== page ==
The My Marriage, My Choice project explores the forced marriage of adults with learning disabilities.
People with learning disabilities should be supported to get married if they choose to do so, and if they have capacity to consent to the marriage.
People forced to marry or to enter a civil partnership against their will, including when they don’t have capacity to consent, need to be protected from harm and abuse.
The new My Marriage, My Choice website contains information and resources for people at risk of, or currently experiencing forced, unlawful or predatory marriage.
The website also provides information and free training resources for professionals. So it’s a great starting point for anyone who may be able to help prevent forced, unlawful or predatory marriages. This includes health and social care professionals, people working in education and youth services, the police and other criminal justice professionals, and marriage registrars.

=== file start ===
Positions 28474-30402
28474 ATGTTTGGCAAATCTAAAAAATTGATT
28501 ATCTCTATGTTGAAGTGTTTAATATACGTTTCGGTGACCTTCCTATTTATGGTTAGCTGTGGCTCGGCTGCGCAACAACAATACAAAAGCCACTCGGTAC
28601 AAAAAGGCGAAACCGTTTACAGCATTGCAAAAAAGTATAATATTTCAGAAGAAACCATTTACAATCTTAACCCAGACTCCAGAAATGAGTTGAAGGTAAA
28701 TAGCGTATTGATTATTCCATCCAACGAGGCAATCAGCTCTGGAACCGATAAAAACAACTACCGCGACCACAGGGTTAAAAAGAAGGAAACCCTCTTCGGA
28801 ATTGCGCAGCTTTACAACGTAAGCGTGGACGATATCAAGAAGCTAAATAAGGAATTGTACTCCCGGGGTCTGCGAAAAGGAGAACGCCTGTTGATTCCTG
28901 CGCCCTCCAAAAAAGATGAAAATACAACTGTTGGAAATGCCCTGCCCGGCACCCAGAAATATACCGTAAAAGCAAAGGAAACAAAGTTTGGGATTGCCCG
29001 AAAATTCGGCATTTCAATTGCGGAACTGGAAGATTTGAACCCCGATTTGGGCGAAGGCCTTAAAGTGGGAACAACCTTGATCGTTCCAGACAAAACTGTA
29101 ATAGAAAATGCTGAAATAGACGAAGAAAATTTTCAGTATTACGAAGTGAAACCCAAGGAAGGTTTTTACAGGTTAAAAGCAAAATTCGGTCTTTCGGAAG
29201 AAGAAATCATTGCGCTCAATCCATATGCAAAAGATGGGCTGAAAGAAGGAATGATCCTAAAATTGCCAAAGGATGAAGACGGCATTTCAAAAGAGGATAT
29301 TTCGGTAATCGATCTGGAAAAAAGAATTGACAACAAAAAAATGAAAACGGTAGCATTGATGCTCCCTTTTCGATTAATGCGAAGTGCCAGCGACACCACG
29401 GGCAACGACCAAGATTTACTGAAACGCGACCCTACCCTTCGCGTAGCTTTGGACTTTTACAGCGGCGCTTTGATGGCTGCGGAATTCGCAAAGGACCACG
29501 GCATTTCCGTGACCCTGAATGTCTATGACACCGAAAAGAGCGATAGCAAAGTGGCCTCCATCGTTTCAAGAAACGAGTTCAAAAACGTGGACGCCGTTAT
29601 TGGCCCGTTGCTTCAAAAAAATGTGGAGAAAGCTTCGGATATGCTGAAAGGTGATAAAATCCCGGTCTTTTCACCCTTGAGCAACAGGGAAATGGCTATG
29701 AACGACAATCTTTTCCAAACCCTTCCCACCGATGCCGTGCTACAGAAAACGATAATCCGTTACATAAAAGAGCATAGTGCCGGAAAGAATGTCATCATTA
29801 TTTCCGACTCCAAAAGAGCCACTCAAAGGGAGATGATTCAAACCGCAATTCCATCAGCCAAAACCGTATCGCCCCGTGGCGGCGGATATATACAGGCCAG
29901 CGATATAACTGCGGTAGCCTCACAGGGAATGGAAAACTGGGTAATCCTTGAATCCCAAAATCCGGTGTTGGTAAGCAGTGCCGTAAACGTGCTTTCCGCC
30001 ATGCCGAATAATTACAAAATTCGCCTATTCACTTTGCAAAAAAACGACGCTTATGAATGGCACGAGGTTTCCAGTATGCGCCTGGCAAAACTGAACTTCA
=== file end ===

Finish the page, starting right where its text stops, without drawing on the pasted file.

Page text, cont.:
Finally, the website offers information which may be useful for policy makers and researchers both in the UK and internationally.
You can access the My Marriage, My Choice website here.
More Forced Marriage Resources
- We have a short guide to forced marriage, which includes a film exploring this issue in greater depth. Find it here.
- We’ve taken part in numerous forced marriage research projects over the years. You can learn more about our projects and our findings here.
- Predatory marriage is a form of forced marriage in which abusers target adults at risk for financial gain. We recorded a podcast with Daphne Franks, in which she talks about her Justice for Joan campaign. Listen here.
- An exchange in the Guardian from October 2020 offers an insightful case study into how forced marriage might happen. It also has lots of advice for anyone who’s worried about a forced marriage situation. Find it here.